The Guardian newspaper is well-known (and well-loved) for its misprints (I do hope that it really did publish its legendary review of the opera Doris Godunov) but the problem that occurred in Will Self's article on William Burroughs went beyond a joke.
Here is the offending passage:
'...his [Burroughs'] quintessentially Midwestern libertarianism led him to eschew any command economy of ethics, while his personal inclinations meant he had to travel with distastefully socialist and liberal fellows. For Burroughs, the re-evaluation was both discount and markup, and perhaps it was this that made him such a great avatar of the emergent counterculture.'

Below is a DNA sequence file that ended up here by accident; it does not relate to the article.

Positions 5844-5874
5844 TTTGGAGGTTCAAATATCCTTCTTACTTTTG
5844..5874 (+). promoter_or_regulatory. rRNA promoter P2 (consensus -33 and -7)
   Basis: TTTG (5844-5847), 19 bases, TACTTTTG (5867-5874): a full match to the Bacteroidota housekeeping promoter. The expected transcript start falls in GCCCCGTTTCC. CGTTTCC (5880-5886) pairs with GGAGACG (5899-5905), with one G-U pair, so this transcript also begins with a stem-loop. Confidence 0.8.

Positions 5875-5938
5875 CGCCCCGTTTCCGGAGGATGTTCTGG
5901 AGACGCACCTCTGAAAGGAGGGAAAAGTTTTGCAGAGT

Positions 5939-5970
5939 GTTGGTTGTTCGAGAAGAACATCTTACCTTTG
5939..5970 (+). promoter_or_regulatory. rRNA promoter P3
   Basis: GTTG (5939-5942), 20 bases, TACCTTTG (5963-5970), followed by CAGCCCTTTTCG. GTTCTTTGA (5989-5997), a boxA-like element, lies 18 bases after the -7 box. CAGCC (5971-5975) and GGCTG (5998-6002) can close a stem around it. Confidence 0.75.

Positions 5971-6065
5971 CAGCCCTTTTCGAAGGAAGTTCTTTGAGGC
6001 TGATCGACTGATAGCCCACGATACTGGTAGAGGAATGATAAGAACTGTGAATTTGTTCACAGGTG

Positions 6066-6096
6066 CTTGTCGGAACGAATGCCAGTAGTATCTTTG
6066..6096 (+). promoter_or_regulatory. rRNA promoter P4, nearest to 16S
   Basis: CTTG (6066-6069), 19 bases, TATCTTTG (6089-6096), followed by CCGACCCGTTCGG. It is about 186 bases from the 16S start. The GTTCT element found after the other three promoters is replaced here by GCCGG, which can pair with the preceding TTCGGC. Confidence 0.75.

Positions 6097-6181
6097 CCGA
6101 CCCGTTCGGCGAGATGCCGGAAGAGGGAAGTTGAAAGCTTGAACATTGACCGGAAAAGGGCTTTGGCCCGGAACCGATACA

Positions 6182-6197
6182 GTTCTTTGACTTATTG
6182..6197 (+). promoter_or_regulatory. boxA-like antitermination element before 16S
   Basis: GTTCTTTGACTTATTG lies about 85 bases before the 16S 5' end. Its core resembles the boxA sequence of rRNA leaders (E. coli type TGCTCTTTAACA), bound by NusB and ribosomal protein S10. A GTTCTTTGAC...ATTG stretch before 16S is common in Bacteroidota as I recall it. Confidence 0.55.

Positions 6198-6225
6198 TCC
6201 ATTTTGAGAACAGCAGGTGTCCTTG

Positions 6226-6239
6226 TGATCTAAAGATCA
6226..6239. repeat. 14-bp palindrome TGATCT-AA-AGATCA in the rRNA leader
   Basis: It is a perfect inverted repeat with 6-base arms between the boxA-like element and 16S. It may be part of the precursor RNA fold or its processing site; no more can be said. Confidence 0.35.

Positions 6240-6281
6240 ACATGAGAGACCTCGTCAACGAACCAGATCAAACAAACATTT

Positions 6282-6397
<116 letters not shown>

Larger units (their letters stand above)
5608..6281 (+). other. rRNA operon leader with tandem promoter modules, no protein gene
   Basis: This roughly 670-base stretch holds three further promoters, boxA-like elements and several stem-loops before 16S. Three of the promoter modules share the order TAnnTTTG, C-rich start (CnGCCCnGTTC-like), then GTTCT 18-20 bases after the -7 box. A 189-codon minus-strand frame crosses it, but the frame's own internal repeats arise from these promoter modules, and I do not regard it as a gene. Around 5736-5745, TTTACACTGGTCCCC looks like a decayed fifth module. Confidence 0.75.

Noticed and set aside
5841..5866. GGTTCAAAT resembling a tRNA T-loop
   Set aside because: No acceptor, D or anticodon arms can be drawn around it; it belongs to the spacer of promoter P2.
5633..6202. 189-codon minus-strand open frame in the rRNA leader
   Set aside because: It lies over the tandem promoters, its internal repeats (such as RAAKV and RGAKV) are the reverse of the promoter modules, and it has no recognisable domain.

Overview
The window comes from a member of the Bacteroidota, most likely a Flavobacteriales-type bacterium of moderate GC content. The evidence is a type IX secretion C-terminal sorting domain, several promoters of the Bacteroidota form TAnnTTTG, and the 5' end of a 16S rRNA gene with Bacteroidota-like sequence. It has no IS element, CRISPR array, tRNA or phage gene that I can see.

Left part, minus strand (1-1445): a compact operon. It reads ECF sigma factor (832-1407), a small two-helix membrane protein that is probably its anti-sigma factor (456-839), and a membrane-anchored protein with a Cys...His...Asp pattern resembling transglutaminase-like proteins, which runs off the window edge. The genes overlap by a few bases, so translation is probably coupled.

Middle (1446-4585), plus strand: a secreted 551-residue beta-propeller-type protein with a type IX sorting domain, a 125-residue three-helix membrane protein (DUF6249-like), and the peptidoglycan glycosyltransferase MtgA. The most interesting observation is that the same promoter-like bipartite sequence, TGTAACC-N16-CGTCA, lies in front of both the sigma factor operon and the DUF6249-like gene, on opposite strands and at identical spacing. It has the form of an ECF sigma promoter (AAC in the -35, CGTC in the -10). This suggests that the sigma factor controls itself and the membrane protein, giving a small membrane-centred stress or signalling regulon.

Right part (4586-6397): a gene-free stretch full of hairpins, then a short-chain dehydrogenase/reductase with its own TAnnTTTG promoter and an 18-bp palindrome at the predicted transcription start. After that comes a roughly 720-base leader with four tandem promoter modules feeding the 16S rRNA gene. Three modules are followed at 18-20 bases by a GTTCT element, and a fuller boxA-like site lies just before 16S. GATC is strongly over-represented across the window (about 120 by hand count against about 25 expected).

See? That bit has come out in some foreign language.
Now, I'm relying on your help, here.
Does anyone know in which language this passage has been written?
And, secondly, does anyone have the faintest idea what it might mean?
Word To Use Today: eschew. Well, why not? At least you'll have lots of people saying bless you. Eschew comes from the Old French eschiver, which in turn comes from some Germanic root. It might be something to do with the Old High German skiuhan, which means to frighten away.